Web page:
Rehabilitating Criminals

Topics: Morality, Analects, Confucius Pages: 3 (1124 words) Published: November 11, 2013
Society can be a scary place with criminals all around us. People being mugged, children being kidnapped, the darkness seems like it will never go away. Men and women are being incarcerated daily to help serve society. Does this really help? Individuals who are released from prison tend to return to prison because it is the only thing they know. Are we serving the greater good by locking these people away? Shouldn’t we be trying to help the criminals turn their lives around and become law-biding citizens? Rehabilitation is the key to help the criminals in doing so. The government should be rehabilitating criminals because it will benefit the victims of crime, serve as a means to an end to crime, and serve the greater good. The government has two options when it comes to protecting society. One way is to punish the criminal for the acts they have committed. The other would be to rehabilitate them. Rehabilitation is the most beneficial, not only to victims but to the criminal as well. All rights should be protected and rehabilitation is a right to the criminal. Rehabilitation is used to intervene and to prevent crime from happening. John Locke says “if any mischief come in such cases, it is not to be charged upon him who defends his own right, but on him that invades his neighbors (Locke)”. Locke also states that the government should protect society from harm. John S. Mill, through the Harm Principle, states that political power can only be used against an individual to protect others from harm (Locke). The government shall protect society and use rehabilitation to serve as a means to end crime. There are philosophers who disagree. Kant argues that to “act in such a way that you always treat humanity, whether in your own person or in the person of any other, never simply as a means but always at the same time as an end” (O’Neill 167). Using people to end crime is wrong because the fact that everyone has basic rights. Using a person through rehabilitation as a...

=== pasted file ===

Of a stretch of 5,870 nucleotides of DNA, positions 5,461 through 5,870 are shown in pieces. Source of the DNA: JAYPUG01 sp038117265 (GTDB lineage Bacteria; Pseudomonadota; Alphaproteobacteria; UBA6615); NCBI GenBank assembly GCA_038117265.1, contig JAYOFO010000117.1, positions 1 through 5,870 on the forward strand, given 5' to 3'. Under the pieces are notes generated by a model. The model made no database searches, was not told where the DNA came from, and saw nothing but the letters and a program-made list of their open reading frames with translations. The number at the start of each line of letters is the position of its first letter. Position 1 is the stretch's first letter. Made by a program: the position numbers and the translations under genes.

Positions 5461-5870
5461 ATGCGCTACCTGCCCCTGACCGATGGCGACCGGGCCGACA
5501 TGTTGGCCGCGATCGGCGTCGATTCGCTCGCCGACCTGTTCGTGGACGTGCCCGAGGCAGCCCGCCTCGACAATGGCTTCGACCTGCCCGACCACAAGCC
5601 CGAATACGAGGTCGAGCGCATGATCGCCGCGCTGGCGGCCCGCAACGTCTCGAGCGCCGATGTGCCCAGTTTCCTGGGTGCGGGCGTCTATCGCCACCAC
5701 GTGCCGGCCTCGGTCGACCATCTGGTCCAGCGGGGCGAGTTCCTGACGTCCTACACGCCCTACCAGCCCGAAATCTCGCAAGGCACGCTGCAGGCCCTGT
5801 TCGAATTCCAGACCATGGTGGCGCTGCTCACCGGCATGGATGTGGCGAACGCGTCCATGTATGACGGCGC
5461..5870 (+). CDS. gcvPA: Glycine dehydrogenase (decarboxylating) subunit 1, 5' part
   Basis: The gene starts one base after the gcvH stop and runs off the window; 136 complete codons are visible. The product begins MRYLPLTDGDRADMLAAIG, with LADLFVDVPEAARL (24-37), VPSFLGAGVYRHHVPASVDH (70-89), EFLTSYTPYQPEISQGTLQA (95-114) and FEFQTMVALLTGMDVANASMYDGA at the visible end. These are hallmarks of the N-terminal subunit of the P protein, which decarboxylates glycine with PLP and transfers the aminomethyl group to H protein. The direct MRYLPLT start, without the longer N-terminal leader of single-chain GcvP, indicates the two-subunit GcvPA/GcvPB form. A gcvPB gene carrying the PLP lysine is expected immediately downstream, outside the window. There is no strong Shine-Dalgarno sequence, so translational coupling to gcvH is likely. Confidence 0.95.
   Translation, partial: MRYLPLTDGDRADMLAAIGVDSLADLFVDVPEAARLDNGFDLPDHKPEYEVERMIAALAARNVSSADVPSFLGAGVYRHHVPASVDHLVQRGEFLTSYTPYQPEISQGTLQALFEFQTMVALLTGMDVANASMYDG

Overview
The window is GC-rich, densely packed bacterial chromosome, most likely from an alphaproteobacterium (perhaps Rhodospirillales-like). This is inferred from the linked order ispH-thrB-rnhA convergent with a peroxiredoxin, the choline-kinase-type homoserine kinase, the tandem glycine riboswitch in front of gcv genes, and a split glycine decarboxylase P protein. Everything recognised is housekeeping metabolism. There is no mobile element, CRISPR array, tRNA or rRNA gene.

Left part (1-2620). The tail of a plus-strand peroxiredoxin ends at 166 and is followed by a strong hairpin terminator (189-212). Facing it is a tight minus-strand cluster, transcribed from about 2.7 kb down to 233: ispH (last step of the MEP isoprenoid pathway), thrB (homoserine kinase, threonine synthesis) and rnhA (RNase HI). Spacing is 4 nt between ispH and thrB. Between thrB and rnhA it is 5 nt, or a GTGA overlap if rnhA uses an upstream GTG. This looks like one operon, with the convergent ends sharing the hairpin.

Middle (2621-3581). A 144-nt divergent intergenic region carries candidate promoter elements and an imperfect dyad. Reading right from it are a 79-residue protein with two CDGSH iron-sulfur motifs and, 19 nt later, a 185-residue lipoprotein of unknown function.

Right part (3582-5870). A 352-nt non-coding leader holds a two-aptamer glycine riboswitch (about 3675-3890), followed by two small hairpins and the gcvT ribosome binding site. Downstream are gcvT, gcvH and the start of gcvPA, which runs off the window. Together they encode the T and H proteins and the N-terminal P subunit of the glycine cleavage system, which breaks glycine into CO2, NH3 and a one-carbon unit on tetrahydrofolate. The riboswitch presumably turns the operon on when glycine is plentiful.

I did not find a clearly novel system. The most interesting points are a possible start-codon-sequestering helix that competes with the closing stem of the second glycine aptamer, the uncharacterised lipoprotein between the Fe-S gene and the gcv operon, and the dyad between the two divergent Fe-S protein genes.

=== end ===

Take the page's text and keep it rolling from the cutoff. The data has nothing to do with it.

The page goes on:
Cited: Dennis Arjo, JCCC class notes, 2013
Locke, John. "The True Orginal Extent and End of Civil Government." Comp. Dennis Arjo Arjo,
Omar Conrad, Landon Kirchneor, and Scott Yeargain. (2002): 131-37. Print.
Locke, John. "The True Orginal Extent and End of Civil Government." Comp. Dennis Arjo Arjo,
Omar Conrad, Landon Kirchneor, and Scott Yeargain. (2002):. Print.
O 'Neill, Onora. "Kant on Treating People As Ends in Themselves." Conduct and Character:
Readings in Moral Theory. By Mark Timmons. Boston, MA: Wadsworth Pub., 2012.
166-71. Print.
Selections from the Analects of Confucius, Book II, Print 2013
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